Made some more progress on the belt today. In fact, this is the last step before I can start pouring up a brand new belt. So pretty exciting.
But first, a little note on tools. One tool that I accidentally made a number of years ago, but has served me very well, is this little gem:
It's left over silicone rubber from a mold I once made. I obviously mixed up too much, and this was left in the mixing bucket. I use this on almost EVERY project I do, as it is the perfect surface for mixing putty. Any time I'm using some two part putty, like the stuff I used earlier in this build, I mix it on this. I will also squirt the air dry putty on here, and then scoop it off with an exacto or pallet knife to apply it to my master. Why?? Because nothing sticks to this! It makes for super easy clean up once the putty cures, as it just flakes off. Some people like to use post it notes or paper for mixing, but I find this solution to be much cleaner and easier. Anyhow, just wanted to pass that along.
Like you care.
But enough of this episode of "Tool Time", let's get down to business.
Tonight I'm pouring rubber on the belt master, that currently resides in a foam core box, sitting on top of a very flat famed poster. Nice!
I'll be using a Sil-Pak product tonight. The deal with this stuff is that you mix it 10 to 1 by weight. But who has time for that? I'm going to do it by volume. The good thing about RTV is that the mixing ratio is very forgiving. So if you pour in too much or too little catalyst, it will still kick. It will just change the time it takes to cure, and the resiliency of the final product. So if you OVER catalyze the rubber, you'll end up with a mold that cures faster. It will be more rigid, and it will provide fewer pulls. It will be a bit more frail. If you under catalyze it, you get the opposite. It cures slower, but will be more flexible and softer.
Ideally, you would mix it at the recommended ratio. For the hobbyist, this is fine, though in professional situations, where time is of the essence, and you don't expect to need more than a few pulls, you may end up having to "hot rod" your mold.
Here's the stuff. My expectation is to do two, ten ounce mixes. I've got my mixing cups and stiring rods at the ready.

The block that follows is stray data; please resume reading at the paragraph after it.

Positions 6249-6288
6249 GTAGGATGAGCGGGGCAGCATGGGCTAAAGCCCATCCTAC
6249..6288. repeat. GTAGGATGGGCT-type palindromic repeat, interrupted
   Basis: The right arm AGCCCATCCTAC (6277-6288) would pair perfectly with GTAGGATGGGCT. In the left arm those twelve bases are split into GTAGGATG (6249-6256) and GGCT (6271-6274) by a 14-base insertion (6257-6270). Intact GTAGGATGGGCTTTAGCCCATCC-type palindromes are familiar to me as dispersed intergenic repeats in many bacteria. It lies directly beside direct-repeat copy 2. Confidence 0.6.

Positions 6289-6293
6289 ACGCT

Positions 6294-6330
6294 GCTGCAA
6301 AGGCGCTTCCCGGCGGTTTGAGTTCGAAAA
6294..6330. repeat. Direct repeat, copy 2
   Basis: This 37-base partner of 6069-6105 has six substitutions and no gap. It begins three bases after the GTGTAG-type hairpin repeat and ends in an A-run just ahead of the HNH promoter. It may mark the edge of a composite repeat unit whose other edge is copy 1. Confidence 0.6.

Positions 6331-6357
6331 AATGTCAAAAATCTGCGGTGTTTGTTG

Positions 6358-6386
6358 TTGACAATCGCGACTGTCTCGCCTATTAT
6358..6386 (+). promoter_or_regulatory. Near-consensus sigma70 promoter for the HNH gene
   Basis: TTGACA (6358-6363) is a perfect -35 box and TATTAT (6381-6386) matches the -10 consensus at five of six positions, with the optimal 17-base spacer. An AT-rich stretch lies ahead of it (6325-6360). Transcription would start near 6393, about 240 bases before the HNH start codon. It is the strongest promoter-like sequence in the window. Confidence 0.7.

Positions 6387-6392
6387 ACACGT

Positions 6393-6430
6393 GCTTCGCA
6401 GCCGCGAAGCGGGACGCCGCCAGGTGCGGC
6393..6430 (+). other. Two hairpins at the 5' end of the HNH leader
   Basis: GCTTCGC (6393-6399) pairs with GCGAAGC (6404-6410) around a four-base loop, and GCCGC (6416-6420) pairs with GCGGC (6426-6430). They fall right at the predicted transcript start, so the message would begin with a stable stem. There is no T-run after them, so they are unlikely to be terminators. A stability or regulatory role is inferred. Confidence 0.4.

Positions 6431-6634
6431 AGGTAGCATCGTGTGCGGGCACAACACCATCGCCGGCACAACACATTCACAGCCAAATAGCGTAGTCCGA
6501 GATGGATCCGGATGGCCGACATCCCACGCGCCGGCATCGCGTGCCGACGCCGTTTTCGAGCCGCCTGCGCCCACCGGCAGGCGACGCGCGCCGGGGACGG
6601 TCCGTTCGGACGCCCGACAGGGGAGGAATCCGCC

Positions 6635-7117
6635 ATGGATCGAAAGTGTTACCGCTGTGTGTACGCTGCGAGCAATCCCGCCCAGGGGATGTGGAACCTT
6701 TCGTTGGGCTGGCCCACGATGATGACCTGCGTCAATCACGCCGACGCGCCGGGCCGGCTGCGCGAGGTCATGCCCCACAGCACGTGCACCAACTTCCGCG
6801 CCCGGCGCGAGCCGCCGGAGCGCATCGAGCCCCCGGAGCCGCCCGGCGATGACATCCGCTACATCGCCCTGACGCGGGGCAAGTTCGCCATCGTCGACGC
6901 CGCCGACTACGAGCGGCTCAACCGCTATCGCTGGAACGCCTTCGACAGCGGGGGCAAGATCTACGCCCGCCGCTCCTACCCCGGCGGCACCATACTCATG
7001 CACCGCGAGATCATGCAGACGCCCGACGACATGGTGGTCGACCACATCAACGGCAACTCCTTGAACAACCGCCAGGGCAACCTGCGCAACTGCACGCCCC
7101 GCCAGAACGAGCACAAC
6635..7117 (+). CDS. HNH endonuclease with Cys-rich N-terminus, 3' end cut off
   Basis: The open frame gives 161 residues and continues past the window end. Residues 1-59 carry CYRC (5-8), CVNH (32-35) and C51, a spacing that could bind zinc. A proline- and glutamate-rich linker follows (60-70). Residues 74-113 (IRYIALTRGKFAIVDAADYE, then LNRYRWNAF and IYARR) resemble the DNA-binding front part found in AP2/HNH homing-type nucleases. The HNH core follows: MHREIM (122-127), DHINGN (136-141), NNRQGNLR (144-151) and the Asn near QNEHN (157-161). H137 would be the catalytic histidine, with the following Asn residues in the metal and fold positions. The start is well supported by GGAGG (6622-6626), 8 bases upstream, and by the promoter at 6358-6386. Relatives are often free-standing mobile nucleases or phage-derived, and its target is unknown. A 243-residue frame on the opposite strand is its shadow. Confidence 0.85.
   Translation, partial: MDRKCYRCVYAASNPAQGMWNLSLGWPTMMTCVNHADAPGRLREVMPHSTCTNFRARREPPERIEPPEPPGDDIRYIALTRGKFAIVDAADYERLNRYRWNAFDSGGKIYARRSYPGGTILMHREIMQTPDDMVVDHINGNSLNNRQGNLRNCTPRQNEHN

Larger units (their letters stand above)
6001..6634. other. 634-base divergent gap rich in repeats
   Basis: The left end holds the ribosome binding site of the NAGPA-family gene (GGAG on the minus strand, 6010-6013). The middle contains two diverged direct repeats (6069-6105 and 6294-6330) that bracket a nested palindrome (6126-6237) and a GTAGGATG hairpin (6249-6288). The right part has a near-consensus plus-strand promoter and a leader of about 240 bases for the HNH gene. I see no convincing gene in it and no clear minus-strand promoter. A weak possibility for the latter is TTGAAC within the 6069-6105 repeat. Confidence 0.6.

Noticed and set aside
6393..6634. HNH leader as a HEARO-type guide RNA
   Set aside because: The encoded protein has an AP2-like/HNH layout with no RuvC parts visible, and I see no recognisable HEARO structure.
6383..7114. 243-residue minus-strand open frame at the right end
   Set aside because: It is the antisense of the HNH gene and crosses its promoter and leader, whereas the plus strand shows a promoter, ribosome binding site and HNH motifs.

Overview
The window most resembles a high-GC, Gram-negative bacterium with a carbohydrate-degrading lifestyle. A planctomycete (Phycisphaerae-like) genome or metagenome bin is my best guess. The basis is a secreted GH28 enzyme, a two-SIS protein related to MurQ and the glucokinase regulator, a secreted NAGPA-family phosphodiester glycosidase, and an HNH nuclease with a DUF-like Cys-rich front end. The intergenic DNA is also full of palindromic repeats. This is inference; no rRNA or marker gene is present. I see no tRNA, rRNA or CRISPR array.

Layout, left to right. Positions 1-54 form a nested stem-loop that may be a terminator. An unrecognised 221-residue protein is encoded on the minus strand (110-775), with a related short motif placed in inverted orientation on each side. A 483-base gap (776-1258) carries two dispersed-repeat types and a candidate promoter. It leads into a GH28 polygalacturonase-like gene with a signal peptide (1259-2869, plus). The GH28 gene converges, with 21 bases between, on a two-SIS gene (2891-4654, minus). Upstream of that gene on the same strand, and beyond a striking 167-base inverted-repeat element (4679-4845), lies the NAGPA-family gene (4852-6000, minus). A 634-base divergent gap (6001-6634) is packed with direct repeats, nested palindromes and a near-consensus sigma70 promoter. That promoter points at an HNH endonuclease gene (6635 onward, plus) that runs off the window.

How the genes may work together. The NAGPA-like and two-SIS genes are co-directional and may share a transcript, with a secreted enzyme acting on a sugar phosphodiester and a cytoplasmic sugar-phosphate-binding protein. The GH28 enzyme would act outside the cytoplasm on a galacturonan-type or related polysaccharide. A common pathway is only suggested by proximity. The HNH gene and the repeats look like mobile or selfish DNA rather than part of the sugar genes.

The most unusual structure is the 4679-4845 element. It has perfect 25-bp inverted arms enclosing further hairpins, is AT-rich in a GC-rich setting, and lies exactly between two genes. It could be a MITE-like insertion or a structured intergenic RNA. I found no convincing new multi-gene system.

No real trick to mixing the stuff. I pour in the rubber first, and the catalyst goes on top of it. I use the markings on the side of the cups to indicate how much I need to pour. I use a different stirring stick for each mixing. That's a good habit in general, though it may not be necessary in this case.
Also important is NOT to pour and catalyze both containers at once. Pour one, mix it, dump it, THEN move onto the next one.
Next up is probably the single most important piece of the mold making process, and is the step that most people forego. Folks, if you want good molds, you've GOT to vac the rubber. The idea here is that when you mix up your rubber, you stir in air bubbles. When you pour the mold, some of those air bubbles will escape, but many will remain. Why are air bubbles in your mold bad?? Because they screw up your positives! For the most part, when you pour a resin into a mold, it heats up. That heat causes the air trapped in the rubber to expand, pushing INWARD on your resin, resulting in tons of little pock marks. That sucks, and usually means TONS of time spent filling those in, sanding them, etc. It's just a giant mess. I'd ALMOST go so far as to say that it's just not worth making a mold unless you can vac the rubber. But, since most people don't have access to one, I guess I'll have to back down off that.
If you don't have a vac chamber, the next thing to do is pour your rubber from high up. I mean really high up. Like standing on your toes, with your arm stretched above your head. By pouring high, you stretch the liquid rubber out into a thin stream. Because it's all stretched out, the bubbles tend to burst on their way down. It's not HALF as good as vacuumed rubber, but it's better than just dumping it onto the mold.
I prepped my molding surface by making sure it was level. My garage floor, er, I mean my WORKSHOP floor is graded, so I like to level the surface off so that the mold pours flat. I guess it's not manditory, but it saves time when it comes time to pour up the master. Here you can see the level sitting on top of the frame, with popsicle sticks stacked up underneath it to set it level.
Then I just dumped it into the mold. That's why this type of mold is often referred to as a "dump mold". It's also called a "one part mold", because, well, it's one part. Open faced mold? The list goes on.
Despite all the prep work that had to be done, and all the effort that went into mixing, vac'ing, and pouring the rubber, this is still the easiest type of mold that can be made. It only gets more complex from here. If you're new to molding, I'd recommend starting with a simple "dump mold" like this, and then moving on to try something more complex like a two part mold.
The catalyst I used for this rubber makes it kick in about six hours, but I always like to let it sit overnight just in case. So by this time tomorrow, I should be all set to pour up a positive. yay.